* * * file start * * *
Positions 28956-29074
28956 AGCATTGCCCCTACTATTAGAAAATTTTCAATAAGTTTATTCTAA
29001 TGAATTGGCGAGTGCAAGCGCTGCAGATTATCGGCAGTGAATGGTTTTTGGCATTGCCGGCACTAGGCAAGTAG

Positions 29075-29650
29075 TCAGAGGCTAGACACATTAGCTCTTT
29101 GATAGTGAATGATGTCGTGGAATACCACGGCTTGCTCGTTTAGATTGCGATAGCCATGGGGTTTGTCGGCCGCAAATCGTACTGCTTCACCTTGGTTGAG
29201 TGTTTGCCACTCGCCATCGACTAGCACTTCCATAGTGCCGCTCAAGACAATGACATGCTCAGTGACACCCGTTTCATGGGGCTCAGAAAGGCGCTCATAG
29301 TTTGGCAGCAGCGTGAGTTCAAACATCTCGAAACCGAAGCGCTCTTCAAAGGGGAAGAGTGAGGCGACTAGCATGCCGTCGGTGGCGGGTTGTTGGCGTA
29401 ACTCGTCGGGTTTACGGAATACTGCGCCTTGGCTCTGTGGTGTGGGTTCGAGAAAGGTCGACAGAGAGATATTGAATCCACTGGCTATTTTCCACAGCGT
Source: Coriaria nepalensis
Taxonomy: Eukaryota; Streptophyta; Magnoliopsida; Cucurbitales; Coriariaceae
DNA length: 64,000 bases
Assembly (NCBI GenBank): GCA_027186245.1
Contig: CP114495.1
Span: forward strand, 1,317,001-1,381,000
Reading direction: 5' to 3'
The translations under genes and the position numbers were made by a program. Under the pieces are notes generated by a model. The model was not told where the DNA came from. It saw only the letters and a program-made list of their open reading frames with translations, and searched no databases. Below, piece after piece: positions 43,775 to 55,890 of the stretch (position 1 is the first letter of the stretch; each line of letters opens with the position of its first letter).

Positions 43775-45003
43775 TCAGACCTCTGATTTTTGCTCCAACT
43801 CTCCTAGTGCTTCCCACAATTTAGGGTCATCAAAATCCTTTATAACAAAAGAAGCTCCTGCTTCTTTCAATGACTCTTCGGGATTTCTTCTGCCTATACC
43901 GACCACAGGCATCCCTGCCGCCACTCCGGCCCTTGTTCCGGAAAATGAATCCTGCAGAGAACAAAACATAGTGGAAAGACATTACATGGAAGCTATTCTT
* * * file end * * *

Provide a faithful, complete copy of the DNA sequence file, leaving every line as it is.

Positions 28956-29074
28956 AGCATTGCCCCTACTATTAGAAAATTTTCAATAAGTTTATTCTAA
29001 TGAATTGGCGAGTGCAAGCGCTGCAGATTATCGGCAGTGAATGGTTTTTGGCATTGCCGGCACTAGGCAAGTAG

Positions 29075-29650
29075 TCAGAGGCTAGACACATTAGCTCTTT
29101 GATAGTGAATGATGTCGTGGAATACCACGGCTTGCTCGTTTAGATTGCGATAGCCATGGGGTTTGTCGGCCGCAAATCGTACTGCTTCACCTTGGTTGAG
29201 TGTTTGCCACTCGCCATCGACTAGCACTTCCATAGTGCCGCTCAAGACAATGACATGCTCAGTGACACCCGTTTCATGGGGCTCAGAAAGGCGCTCATAG
29301 TTTGGCAGCAGCGTGAGTTCAAACATCTCGAAACCGAAGCGCTCTTCAAAGGGGAAGAGTGAGGCGACTAGCATGCCGTCGGTGGCGGGTTGTTGGCGTA
29401 ACTCGTCGGGTTTACGGAATACTGCGCCTTGGCTCTGTGGTGTGGGTTCGAGAAAGGTCGACAGAGAGATATTGAATCCACTGGCTATTTTCCACAGCGT
Source: Coriaria nepalensis
Taxonomy: Eukaryota; Streptophyta; Magnoliopsida; Cucurbitales; Coriariaceae
DNA length: 64,000 bases
Assembly (NCBI GenBank): GCA_027186245.1
Contig: CP114495.1
Span: forward strand, 1,317,001-1,381,000
Reading direction: 5' to 3'
The translations under genes and the position numbers were made by a program. Under the pieces are notes generated by a model. The model was not told where the DNA came from. It saw only the letters and a program-made list of their open reading frames with translations, and searched no databases. Below, piece after piece: positions 43,775 to 55,890 of the stretch (position 1 is the first letter of the stretch; each line of letters opens with the position of its first letter).

Positions 43775-45003
43775 TCAGACCTCTGATTTTTGCTCCAACT
43801 CTCCTAGTGCTTCCCACAATTTAGGGTCATCAAAATCCTTTATAACAAAAGAAGCTCCTGCTTCTTTCAATGACTCTTCGGGATTTCTTCTGCCTATACC
43901 GACCACAGGCATCCCTGCCGCCACTCCGGCCCTTGTTCCGGAAAATGAATCCTGCAGAGAACAAAACATAGTGGAAAGACATTACATGGAAGCTATTCTT